Tom Russell’s The Rose of Roscrae is the final album in a trilogy that began back in 1998 with The Man from God Knows Where. That recording explored his family’s origins in Norway, Ireland, and the American West. He followed it with 2005’s Hotwalker, which looked deeply at post-WWII American culture and mythologized sometimes marginal figures from the worlds of art, film, literature, and more.
For Russell, no myth is larger than life; it is life itself. The Rose of Roscrae, is a sprawling folk opera, or Western musical, complete with libretto — Russell is ambivalent about defining it. Over two discs and 52 selections (many narrated, most sung), Russell delivers an epic that moves from Ireland and Texas, the Plains, California and Mexico to Canada, prisons in the deep South, carnival shows, and all the way back. His cast is equally large: Maura O’Connell, Joe Ely, Dave Olney, Jimmie Dale Gilmore, Gretchen Peters, Eliza Gilkyson, Jimmy LaFave, Augie Meyers, Ramblin’ Jack Elliott, Ian Tyson, and dozens more. Further, along with his own songs, Russell licensed others, plus field recordings with the voices of Johnny Cash, Lead Belly, John Trudell, Walt Whitman, Tex Ritter, and more, adding depth and weight. Real and fictional characters are hard-stitched into his seamless narrative. Part of his story is inspired by his sister-in-law, who ranched a 3,000 acre spread in California after being abandoned by his brother, a cowboy. The story’s “hero” is Johnny Dutton, reflecting back on his 95 years. He recounts his tale of being a teenager in love with Rose Malloy in County Tipperary, Ireland in the 1880s. After a savage beating by her father, he flees across the Atlantic, becomes a cowboy, and then an outlaw: Johnny Behind-The-Deuce. He writes to Rose and lures her to America. They marry but he later abandons her after being encouraged by his cousin, Joseph Dutton — who has his own redemption later in the story — to return to the wild life. The journey is Homeric. Characters such as Joseph Dutton and the mystical priest Father Demian — who runs a leper colony on Molokai — are historical figures. Disc two is from Rose’s perspective sung by O’Connell. She’d married Johnny, been abandoned, ranched alone, seen him return, run him off, moved back to Ireland, and returned his letters unopened when he continued to pursue her. Her perspective on love reveals the stark difference about love between women and men. The pair end up together, but as friends, sharing the weight and wonder of life during a remarkable period in history, with all of its hardscrabble, spiritual mystery. And the music? Folk, rock, country, the Norwegian Wind Ensemble’s Copland-esque serial moments, Celtic, and much more. It’s panoramic, theatrical, and gloriously excessive.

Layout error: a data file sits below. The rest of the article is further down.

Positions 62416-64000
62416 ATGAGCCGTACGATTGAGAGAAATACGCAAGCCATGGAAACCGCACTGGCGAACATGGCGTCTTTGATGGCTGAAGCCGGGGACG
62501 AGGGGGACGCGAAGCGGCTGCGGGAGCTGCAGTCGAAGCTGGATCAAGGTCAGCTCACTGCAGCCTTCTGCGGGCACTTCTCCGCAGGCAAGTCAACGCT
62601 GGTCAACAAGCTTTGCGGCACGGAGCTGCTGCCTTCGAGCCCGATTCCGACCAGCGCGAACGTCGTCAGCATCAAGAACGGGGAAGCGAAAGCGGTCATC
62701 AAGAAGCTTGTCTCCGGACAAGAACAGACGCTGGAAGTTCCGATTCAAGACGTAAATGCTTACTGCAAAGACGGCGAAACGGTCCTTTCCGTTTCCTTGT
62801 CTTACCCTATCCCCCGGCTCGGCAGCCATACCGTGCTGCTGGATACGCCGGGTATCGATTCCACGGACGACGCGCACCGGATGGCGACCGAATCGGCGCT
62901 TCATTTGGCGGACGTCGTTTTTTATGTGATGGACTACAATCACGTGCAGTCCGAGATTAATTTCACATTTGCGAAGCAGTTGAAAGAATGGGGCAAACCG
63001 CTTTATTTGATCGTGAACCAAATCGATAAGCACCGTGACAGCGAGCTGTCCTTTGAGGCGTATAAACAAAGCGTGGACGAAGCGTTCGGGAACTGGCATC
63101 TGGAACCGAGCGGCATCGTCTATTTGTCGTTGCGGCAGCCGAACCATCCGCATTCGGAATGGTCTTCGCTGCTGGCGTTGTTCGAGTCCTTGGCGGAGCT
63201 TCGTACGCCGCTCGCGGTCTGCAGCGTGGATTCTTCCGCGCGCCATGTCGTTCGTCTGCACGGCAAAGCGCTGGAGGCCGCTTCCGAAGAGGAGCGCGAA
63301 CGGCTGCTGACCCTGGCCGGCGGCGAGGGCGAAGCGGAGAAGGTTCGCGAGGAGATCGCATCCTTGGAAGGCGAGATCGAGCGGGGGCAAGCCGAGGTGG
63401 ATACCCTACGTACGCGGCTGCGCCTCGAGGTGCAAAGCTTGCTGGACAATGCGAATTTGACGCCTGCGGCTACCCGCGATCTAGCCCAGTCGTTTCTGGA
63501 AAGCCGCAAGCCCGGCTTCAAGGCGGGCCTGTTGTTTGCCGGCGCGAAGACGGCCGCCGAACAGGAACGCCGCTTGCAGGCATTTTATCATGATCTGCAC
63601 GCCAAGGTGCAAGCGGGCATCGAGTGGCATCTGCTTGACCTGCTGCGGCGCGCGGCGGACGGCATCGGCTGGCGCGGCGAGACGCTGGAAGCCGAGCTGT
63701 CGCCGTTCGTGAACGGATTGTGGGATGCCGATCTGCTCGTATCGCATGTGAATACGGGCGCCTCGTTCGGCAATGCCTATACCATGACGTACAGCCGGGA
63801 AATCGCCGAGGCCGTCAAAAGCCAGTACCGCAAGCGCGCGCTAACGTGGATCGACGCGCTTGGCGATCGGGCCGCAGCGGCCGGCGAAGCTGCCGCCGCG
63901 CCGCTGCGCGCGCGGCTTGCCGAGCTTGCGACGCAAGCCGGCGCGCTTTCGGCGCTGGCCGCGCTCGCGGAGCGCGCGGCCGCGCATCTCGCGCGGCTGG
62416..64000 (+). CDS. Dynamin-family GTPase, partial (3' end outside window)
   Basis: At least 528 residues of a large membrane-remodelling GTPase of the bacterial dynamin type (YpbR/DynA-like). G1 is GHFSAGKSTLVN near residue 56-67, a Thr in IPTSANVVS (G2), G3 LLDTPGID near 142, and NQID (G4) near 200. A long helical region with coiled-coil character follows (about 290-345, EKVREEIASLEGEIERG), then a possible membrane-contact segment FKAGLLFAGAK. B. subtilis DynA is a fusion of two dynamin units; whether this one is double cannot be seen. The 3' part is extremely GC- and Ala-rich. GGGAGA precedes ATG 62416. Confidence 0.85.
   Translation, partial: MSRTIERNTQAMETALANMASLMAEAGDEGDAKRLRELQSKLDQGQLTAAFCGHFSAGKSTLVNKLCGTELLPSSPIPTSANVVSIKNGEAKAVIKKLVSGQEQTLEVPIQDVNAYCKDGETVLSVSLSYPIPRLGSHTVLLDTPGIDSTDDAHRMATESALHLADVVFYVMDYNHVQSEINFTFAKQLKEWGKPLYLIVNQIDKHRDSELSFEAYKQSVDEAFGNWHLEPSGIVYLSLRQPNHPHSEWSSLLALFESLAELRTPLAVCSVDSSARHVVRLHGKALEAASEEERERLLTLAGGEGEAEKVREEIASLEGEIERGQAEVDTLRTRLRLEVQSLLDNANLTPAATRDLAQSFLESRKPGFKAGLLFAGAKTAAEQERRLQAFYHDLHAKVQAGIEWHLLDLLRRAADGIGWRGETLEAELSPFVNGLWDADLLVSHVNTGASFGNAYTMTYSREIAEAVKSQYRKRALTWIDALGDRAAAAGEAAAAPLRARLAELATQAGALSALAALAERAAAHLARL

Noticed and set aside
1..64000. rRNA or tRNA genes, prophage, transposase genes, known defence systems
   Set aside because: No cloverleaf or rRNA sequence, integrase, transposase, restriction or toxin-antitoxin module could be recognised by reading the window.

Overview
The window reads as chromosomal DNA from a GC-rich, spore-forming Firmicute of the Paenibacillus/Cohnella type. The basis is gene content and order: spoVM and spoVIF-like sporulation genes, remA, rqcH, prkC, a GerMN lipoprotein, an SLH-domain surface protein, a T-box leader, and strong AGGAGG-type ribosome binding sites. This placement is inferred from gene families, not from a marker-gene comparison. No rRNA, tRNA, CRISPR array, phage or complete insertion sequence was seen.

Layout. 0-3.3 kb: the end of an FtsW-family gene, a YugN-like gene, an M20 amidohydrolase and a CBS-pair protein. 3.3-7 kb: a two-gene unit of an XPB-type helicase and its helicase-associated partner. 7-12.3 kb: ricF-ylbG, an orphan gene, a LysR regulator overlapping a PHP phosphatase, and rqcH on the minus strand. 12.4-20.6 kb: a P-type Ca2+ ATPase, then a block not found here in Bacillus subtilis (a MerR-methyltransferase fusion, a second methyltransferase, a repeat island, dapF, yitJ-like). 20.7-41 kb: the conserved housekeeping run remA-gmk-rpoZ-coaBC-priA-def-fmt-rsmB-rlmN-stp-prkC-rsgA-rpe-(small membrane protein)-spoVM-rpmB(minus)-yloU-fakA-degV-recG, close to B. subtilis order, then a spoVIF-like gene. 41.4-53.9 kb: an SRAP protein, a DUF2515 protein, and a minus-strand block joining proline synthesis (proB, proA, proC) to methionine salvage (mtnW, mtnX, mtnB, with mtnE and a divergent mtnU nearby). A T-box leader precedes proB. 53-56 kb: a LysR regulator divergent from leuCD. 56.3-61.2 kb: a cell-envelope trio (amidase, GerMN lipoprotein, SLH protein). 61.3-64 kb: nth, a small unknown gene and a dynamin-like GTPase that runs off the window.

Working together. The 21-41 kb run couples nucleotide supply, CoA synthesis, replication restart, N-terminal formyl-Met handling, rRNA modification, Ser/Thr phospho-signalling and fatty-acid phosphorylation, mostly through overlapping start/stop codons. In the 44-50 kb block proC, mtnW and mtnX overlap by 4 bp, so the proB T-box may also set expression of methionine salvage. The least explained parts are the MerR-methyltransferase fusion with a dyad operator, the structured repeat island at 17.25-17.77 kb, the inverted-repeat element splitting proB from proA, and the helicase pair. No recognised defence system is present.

But Russell keeps his focus on Rose of Roscrae; it’s soulful and moving for its reach; it doesn’t need the libretto to be enjoyed, or even to blow your mind. Russell’s view of history may be romantic but it is also gritty as hell, and enduring. This is his masterpiece.